It was my first transfer as a senior companion in the Argentina Buenos Aires South Mission, and I felt like I was quite on top of my game. My companion and I had achieved what every missionary dreams of: we had found an entire family that was willing to have us teach them. The father, Hugo, was especially willing to listen to the gospel.
Hugo loved everything about the Church. He loved listening to our message, the Church members, and the scriptures. He and his whole family wanted to join the Church so badly, but he had to quit smoking first. My companion and I planned and prayed, trying to come up with a solution to help Hugo with his addiction.
One night, we were creating a plan with Hugo to quit smoking. He was discouraged and doubted whether it would be possible. I felt inspired to share with him a scripture that would later become one of my favorites: “And Christ hath said: If ye will have faith in me ye shall have power to do whatsoever thing is expedient in me” (Moroni 7:33). I asked Hugo, “Do you think that your baptism is ‘expedient’ to Jesus Christ?”
“Absolutely, Elder Ballard,” Hugo replied. “But I don’t think I can quit smoking.”
“The Lord promises you in this scripture that if you will have faith in Christ, it will be possible,” I assured him. We finished making our plan with him, which was a quick process that would eventually require him to stop completely, and he resolved to follow it.
Hugo quit smoking within the week and his whole family was baptized into the Church the following Sunday. I know that Hugo had found power in the scripture I shared with him.
Several months later, however, I found myself feeling not quite so on top of my game. I was training a new missionary, and we didn’t have many investigators. Finding people to teach was a challenge. One afternoon I became so discouraged that I began to wonder whether we could find any success in our work. As we went from house to house, trying to find a door that would open to us, I felt as though it were impossible to find anyone who would accept the gospel, despite the success I’d experienced earlier in my mission.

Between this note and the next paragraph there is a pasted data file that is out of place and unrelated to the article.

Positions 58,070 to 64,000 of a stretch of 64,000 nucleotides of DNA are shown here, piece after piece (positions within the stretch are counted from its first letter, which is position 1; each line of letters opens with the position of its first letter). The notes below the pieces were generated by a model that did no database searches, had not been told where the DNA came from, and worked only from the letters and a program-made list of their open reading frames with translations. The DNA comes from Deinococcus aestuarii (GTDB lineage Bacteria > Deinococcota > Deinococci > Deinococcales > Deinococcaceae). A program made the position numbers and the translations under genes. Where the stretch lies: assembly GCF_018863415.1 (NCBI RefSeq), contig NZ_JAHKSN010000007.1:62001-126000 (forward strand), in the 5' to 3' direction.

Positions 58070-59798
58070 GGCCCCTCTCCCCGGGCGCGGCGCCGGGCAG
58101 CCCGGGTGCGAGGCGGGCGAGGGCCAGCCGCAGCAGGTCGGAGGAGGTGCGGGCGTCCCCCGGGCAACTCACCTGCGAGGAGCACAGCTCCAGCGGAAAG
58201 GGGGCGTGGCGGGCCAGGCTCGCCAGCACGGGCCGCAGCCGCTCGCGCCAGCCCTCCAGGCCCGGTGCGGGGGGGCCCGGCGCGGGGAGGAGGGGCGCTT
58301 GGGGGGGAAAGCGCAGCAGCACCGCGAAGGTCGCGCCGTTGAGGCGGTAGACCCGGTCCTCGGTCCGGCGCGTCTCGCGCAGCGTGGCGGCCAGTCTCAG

Suddenly, I felt a great reassurance come over me. I received a strong impression reminding me that this work is not mine—it is the Lord’s. And if I would but have faith in Christ, we would find success.
The next Sunday at church the ward mission leader approached us. “Elders,” he said, “I have a referral from the Church offices in Buenos Aires.” We were amazed. I had never received a referral in this way before, and it had been a while since we had found someone interested in the gospel.
We went that afternoon to contact the referral and found Grisell, a woman who had already read up to Alma in the Book of Mormon, which a co-worker had given her. She believed every word about Joseph Smith and the Restoration. We committed her to baptism on the spot.
Grisell was very excited to join the Church and loved learning about the gospel, but as we continued teaching Grisell, many challenges came up, as they usually do when someone commits to baptism. Her family opposed her attending church, and she was becoming distressed. I decided to share the same scripture with her that I had shared with Hugo many months prior. Grisell’s downcast face changed to the expression of joy and excitement she had shown when we first met as I read her the promise that she would be able to do anything that was the Lord’s will.
Suddenly I realized that this scripture was not only true for Hugo and Grisell. Just weeks before I had doubted my own ability to do what God had commanded me. As I reflected back on my recent discouragement and my mission up to that point, I knew that the Lord’s promise was true for me as well.